Ohio Republicans may modify state worker union bill before vote
CLEVELAND, Ohio (Reuters) - An Ohio bill that would terminate collective bargaining rights for state workers likely will be softened by amendments before it comes to a vote next week, an Ohio Senate Democrat said on Friday.
"I believe it will definitely be less draconian, it will definitely be softer," said Joe Schiavoni.
Schiavoni, from Columbus, said while Senate Republicans had a 23-10 majority, they did not have enough votes to pass the bill in its current form as some Republicans have expressed concerns about it. Republicans plan to work over the weekend to come up with a substitute bill.
If there is a substitute bill, there could be a floor vote Wednesday, Schiavoni said.
He said he doesn't know what amendments the Republicans are considering, but doesn't see how completely destroying collective bargaining will help the state's finances.
Asked about the bill, Republican state Senator Karen Gillmor of Columbus said in an email that as a former member of the State Employees Relations Board, she would urge all her colleagues, including Senate President Thomas Niehaus, to sit down with union leaders and public employee representatives to find "common ground."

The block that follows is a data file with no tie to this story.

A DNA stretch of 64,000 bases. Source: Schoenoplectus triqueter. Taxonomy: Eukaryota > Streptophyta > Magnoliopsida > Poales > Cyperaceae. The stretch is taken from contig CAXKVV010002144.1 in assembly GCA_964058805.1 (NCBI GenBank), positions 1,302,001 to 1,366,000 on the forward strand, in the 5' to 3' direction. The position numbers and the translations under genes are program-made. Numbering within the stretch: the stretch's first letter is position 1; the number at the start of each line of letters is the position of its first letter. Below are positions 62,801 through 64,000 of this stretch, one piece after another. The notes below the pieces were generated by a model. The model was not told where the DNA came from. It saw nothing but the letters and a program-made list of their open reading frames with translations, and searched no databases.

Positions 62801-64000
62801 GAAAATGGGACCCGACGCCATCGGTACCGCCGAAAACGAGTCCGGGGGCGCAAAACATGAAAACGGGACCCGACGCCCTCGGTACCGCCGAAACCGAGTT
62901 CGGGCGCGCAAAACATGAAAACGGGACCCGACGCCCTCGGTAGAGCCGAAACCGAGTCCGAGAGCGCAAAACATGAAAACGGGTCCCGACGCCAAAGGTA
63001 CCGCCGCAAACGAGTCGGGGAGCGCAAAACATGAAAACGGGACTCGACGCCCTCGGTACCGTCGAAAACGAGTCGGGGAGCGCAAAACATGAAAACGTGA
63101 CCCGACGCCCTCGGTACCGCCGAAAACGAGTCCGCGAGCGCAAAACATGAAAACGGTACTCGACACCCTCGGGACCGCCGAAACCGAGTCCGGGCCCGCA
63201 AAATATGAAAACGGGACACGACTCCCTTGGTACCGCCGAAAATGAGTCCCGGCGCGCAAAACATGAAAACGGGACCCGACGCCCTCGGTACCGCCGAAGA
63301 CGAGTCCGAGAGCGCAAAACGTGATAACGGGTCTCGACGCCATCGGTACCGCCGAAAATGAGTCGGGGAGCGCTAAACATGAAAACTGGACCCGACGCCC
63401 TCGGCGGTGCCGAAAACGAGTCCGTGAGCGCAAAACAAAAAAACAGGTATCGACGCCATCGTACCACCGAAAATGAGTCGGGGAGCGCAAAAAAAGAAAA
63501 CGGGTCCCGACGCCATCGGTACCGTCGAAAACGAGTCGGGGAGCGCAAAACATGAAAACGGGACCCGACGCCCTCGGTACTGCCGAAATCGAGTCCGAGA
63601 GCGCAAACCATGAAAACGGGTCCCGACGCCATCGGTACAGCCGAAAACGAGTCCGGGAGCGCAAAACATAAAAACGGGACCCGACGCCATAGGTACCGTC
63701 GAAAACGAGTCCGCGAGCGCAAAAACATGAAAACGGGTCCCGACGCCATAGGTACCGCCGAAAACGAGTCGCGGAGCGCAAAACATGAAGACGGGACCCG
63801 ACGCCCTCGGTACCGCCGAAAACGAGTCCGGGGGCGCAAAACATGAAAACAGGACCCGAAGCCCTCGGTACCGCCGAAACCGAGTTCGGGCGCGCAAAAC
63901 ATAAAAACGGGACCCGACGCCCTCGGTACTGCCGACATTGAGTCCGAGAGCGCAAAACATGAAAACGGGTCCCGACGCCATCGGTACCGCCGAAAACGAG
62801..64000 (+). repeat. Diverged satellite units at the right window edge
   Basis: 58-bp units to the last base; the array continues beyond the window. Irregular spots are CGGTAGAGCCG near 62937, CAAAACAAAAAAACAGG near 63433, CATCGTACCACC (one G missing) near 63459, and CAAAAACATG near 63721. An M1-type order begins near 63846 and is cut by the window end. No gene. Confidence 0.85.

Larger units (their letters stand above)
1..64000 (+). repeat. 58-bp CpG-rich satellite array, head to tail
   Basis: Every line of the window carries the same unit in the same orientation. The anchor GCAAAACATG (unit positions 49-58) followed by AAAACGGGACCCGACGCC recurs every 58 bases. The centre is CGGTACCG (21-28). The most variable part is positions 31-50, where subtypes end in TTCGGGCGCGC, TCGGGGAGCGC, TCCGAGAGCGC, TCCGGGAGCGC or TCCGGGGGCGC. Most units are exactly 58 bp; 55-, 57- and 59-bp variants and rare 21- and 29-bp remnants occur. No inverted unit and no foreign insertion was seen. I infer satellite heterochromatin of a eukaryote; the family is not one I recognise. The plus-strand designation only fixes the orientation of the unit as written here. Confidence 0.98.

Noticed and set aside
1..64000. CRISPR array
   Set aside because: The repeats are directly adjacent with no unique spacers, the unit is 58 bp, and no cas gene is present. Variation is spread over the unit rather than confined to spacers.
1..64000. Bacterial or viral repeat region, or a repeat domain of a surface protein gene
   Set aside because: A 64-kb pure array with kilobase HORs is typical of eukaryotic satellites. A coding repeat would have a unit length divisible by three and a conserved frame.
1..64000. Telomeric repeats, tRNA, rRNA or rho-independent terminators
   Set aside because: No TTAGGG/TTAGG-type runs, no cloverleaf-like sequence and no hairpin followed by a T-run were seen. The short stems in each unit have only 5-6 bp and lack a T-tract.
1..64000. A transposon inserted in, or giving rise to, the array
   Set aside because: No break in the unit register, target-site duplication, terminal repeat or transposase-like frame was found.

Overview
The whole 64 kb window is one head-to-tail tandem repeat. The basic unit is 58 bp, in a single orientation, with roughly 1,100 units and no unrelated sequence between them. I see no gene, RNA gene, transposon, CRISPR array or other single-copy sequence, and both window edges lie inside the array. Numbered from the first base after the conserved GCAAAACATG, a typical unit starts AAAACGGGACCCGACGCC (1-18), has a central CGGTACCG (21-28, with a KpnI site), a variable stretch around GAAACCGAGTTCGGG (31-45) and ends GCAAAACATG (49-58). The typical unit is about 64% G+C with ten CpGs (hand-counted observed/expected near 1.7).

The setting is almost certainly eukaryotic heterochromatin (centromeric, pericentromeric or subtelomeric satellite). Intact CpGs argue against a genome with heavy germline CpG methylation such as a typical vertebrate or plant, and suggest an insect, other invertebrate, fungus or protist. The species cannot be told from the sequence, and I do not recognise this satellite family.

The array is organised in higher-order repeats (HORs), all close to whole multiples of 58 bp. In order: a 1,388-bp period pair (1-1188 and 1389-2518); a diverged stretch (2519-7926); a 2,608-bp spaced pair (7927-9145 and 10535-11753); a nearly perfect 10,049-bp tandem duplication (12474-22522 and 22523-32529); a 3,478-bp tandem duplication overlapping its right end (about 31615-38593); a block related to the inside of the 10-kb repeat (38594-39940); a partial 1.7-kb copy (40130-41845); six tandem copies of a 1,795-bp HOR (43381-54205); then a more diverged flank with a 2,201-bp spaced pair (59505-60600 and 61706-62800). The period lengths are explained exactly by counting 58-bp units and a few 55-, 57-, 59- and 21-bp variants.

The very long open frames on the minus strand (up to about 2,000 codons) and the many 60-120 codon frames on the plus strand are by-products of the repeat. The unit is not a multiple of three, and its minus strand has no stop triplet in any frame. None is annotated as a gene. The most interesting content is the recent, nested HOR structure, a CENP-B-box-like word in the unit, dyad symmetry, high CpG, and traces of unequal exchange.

"I assure you that as the bill is being considered by the Senate, I will do everything in my power to remove what is bad and to leave in what is good," Gillmor said.
Wisconsin has been embroiled in protests for two weeks over a bill to limit collective bargaining for state workers. Republicans in Wisconsin who back the bill have not offered a compromise.
Columbus saw thousands of protesters against the Ohio bill on Tuesday, and protests have been held in other Ohio cities throughout the week, Schiavoni said.
Ohio's bill goes farther than Wisconsin's in some ways, said Republican Senate spokesman Jason Mauk.
While Wisconsin's bill allows collective bargaining on wages, up to the rate of inflation, for state workers, the Ohio bill prohibits collective bargaining for 42,000 state workers in addition to 19,500 workers in the state's university and college system.
This would end a right established in 1983 for Ohio's public-sector workers.
For local governments that bargain with unions representing some 300,000 workers including police, firefighters, and public school teachers, the bill removes health care and some other benefits from the negotiating process.
Like Wisconsin, Ohio has a new Republican governor and Republican majorities in both legislative houses.
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